- Keith Law, ESPN Insider
The Toronto Blue Jays appeared to be done after the big, expensive trade with the Miami Marlins earlier this week, but I'm guessing GM Alex Anthopoulos couldn't pass on a good deal when he saw one, reportedly signing Melky Cabrera to a two-year, $16 million deal that's under half of what Cabrera would have made had he not failed a PED test in July.
Cabrera is a contact hitter whose value has jumped in the last two years because more of the balls he has put into play have fallen in for hits. He's not selective, with modest walk rates, and he doesn't have much power. But he has very good plate coverage and generates lots of line drives (which are very likely to become hits) and ground balls (more likely than fly balls to become hits). For Toronto, he'll play left field, where he should have average range and add value with his arm. He was dogged by makeup questions even beyond the failed test, but those things tend to disappear when you're playing well.
The Cabrera signing also gives the Jays cover to send Anthony Gose to Triple-A Buffalo this year. Gose is a plus runner and fielder who has made big swing adjustments but is still too impatient and struggles badly to pick up breaking stuff; a Triple-A stint will allow him to develop in a sane hitter's environment. The net gain for Toronto is probably in the range of three wins over the passel of mediocrities the team used in left field during 2011 -- more if Cabrera can pick up where he left off in 2012, which I doubted even before his suspension became public.
I generally avoid being too involved in analyzing the specific salaries involved in free-agent deals because the dollar value of a player's production is tied to things we don't or can't know, like how much an extra win is worth to that specific franchise, or roughly how many games the team is going to win in each season of the contract.
Every team has its own revenue function: wins determine revenues, but one extra win is worth more to the Baltimore Orioles than it is to the Tampa Bay Rays, but probably less than it is to the Los Angeles Dodgers -- and a team's 75th win is likely to be worth less than the same franchise's 90th win. The Blue Jays look like a team that's going to win 85-plus games, so the wins Cabrera likely provides will be worth a lot, but the variance in his performance makes it a little tricky.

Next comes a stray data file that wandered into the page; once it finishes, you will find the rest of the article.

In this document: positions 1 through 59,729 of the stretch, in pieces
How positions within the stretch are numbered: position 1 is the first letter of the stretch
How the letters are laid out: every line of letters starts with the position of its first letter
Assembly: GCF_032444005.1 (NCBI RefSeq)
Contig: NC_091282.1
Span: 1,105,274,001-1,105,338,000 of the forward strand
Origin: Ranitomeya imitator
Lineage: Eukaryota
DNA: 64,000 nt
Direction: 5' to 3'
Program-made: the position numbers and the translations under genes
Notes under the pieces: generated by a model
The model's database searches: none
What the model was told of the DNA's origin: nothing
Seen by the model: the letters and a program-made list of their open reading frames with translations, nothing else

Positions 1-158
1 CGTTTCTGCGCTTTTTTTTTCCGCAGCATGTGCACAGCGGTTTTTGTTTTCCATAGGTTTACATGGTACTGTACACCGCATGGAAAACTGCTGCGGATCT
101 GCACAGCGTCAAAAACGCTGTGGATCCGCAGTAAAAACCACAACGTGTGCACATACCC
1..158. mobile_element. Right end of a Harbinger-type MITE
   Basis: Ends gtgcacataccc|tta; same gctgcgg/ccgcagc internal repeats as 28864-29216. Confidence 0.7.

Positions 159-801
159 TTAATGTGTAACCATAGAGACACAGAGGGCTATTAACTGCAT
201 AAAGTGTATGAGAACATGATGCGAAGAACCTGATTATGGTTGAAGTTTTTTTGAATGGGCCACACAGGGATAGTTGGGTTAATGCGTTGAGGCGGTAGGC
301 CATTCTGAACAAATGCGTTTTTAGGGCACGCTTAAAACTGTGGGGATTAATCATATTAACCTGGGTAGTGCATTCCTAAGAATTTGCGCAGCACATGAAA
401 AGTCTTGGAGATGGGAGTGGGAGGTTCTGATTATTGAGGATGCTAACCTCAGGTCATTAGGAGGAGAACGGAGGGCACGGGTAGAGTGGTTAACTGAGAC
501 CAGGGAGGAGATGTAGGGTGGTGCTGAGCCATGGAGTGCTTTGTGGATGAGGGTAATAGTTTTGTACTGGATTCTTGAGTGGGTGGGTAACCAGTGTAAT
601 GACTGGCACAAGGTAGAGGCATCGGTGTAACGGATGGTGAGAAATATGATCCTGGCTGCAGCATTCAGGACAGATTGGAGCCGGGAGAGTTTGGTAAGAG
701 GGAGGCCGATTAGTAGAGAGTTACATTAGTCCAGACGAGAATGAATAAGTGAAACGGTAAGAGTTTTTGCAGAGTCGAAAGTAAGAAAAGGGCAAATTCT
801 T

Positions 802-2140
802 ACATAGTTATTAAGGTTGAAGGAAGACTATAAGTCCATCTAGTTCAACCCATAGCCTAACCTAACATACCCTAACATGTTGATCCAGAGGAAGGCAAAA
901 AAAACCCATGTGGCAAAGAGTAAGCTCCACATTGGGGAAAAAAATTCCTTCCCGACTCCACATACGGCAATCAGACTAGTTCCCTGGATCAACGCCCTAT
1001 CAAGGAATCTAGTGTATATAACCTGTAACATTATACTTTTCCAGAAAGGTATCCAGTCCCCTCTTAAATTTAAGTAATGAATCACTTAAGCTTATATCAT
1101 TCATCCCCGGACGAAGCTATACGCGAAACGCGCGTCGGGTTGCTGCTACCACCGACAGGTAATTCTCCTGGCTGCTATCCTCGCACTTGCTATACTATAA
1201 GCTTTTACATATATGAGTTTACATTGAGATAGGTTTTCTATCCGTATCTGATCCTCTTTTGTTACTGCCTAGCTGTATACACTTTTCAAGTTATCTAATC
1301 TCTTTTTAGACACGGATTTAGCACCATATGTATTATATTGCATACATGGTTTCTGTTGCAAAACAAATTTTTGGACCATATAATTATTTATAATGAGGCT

Just using Fangraphs' WAR for a shortcut, the version of Cabrera we have seen in his career, up to and including his disastrous 2010 season in Atlanta, wasn't worth close to the $8 million a year he'll receive from Toronto in each year of the new contract. The Blue Jays are betting that the previous version of Cabrera is gone and that he can at least be something close to what he was in 2011, when he had his first of two big jumps in his BABIP (from .288 to .322) and was worth just over four wins above replacement, a number that would make him a bargain at his salary.
His BABIP jumped again (to .379) in 2012, but that isn't going to be taken seriously because he was caught using testosterone. However, if he suddenly becomes, say, a .350 BABIP guy with no other change in his skills, the Jays just got an All-Star on the clearance rack. A 10 percent chance of that, plus maybe a 40 percent chance that he can perform as he did in 2011, and say only a 25 percent chance that he goes back to being a waste of a roster spot almost certainly adds up to more than $8 million in expected value for the Blue Jays -- unless the whole team tanks or the value of a win to Toronto is far lower than I think it is.
Melky Cabrera is a solid gamble for Toronto Blue Jays, writes Keith Law.